The Patels Visit Udawalawe

Guest post by Yogi & Nikita Patel

We traveled to Sri Lanka to work with Trunks & Leaves in support of schools surrounding the Udawalawe National Park. We first arrived in Negombo, Sri Lanka where we were met by Deepani, who works with Trunks & Leaves, and her friend Jocelyn. We traveled by car to Udawalawe where we were joined by Sameera, the project coordinator. We visited the first Montessori preschool, operated by Sameera’s sister, Chathurika. She was gracious in showing us the school, which was closed for the holidays. She had been hard at work painting furniture and cleaning the classroom and play area for her 18 students. Her school, which is attached to her home, is surrounded by many fruit trees. Her family members supported her passion for educating children in her town.

Our next stop was school teacher Shiromi’s home. We met with Shiromi who greeted us with her family and offered the most amazing homecooked treats. We chatted about her work in the village and her school, Dimuthu preschool. We met with Shiromi again the following day, where we observed the children in her classroom. The parents were very supportive of Shiromi and came to the school with their children even though they were supposed to be on holiday. We got to sing and dance the “hokey pokey”.

Deepani, Yogi and Sameera with the first cohort of preschool teachers whose schools received support from Trunks & Leaves’ sponsors (photo courtesy of Yogi Patel).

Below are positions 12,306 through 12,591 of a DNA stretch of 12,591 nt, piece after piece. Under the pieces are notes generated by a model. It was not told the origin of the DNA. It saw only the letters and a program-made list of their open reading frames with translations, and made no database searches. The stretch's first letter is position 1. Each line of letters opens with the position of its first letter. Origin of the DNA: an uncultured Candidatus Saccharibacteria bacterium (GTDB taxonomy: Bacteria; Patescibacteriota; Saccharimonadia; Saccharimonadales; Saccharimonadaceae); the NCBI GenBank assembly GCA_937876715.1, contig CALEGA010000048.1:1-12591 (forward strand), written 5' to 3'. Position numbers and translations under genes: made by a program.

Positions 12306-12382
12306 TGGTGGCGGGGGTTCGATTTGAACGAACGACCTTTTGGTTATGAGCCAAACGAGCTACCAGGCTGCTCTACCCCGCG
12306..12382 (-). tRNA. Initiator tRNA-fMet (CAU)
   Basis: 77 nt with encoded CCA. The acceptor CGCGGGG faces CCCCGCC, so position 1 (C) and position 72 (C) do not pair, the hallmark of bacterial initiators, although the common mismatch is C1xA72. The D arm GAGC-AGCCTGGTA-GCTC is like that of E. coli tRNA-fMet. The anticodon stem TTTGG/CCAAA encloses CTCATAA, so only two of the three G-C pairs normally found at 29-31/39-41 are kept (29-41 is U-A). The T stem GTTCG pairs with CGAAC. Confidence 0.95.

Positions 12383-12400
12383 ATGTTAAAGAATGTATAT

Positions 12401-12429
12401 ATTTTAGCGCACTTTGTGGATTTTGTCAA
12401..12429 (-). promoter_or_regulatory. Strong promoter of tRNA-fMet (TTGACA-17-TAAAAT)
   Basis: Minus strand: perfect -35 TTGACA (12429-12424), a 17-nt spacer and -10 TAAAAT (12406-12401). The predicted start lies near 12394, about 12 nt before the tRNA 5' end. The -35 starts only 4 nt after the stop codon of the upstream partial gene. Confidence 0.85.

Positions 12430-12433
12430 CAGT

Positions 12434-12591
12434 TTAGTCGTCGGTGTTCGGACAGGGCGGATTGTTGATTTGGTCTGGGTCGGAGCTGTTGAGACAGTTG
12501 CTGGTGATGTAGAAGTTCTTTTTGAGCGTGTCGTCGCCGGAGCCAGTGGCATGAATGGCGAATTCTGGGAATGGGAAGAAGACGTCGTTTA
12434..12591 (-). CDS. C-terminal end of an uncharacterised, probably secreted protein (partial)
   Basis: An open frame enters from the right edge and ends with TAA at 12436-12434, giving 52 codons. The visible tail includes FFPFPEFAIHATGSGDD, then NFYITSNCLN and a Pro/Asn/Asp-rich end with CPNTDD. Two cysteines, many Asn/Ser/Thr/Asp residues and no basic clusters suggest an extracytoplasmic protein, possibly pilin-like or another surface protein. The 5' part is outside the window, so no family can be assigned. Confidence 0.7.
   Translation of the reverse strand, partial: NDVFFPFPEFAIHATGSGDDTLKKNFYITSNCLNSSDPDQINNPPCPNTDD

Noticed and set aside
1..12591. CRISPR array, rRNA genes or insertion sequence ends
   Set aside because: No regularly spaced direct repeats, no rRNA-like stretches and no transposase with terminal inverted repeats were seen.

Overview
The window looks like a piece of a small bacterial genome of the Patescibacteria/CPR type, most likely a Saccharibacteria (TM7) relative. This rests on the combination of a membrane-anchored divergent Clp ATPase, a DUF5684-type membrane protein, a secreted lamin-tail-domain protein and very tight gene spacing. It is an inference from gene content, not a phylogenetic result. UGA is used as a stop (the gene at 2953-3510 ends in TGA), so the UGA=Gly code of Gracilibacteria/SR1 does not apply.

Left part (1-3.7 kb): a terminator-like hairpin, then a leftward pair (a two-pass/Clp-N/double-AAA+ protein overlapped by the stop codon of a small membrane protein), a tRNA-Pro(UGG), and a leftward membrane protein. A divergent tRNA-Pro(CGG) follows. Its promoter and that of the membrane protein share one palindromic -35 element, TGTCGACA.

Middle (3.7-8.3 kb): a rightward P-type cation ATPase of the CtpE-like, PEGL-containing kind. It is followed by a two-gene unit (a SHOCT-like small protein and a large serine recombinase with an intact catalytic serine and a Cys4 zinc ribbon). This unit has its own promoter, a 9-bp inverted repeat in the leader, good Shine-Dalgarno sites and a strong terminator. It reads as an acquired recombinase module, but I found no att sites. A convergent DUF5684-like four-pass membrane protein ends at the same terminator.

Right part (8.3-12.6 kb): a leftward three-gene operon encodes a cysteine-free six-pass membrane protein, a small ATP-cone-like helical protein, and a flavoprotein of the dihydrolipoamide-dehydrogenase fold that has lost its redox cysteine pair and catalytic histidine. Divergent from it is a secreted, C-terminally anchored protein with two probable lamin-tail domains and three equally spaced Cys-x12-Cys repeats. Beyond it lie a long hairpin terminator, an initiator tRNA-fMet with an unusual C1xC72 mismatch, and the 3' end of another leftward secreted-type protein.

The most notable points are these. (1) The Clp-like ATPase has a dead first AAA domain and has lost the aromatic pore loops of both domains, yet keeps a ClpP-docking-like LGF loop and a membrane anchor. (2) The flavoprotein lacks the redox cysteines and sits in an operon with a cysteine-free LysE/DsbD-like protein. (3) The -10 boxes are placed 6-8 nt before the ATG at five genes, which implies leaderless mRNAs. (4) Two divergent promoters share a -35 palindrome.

The next few days were dedicated to teacher training, held at the Kalawelgala primary/elementary school. The premises were surrounded by trees, monkeys, peacocks, squirrels and many birds. The school is wonderfully open and there is a new screen on the windows that was funded by Trunks & Leaves. The screen allows for a breeze, since it can get very hot, but protects from monkeys that like to explore the classroom and cause some mischief. Each day, 5 teachers came to the training to learn about Montessori methodology and Positive Discipline. Despite there being a language barrier, we were all able to communicate both non-verbally through hand movements and translation by Deepani and Sameera.

The grillework at Kalawelgala lets in the breeze while keeping out the animals (photo courtesy of Yogi Patel).

Montessori teaching materials donated by Kinderhouse Montessori School (photo by Hamish John Appleby).

We also taught the teachers how to use the learning equipment that was donated by Kinderhouse Montessori School in San Diego. Funds raised by Kinderhouse students alongside sponsors from around the world were also used to purchase tables, chairs, rugs, water tanks and other learning equipment that was assembled by the local team. There is a lot of work that still needs to be done in providing equipment, English lessons and training to the teachers who are keen to learn. Out of a total of 44 schools in this area close to Udawalawe National Park, we focused on six. We were humbled to see how much work has already been accomplished at the national park and the wonderful care that is put into taking care of the elephants. With the community’s involvement, we hope everyone including the elephants will benefit.

At the Elephant Transit Home (photo courtesy of Yogi Patel).

Elephant spotting.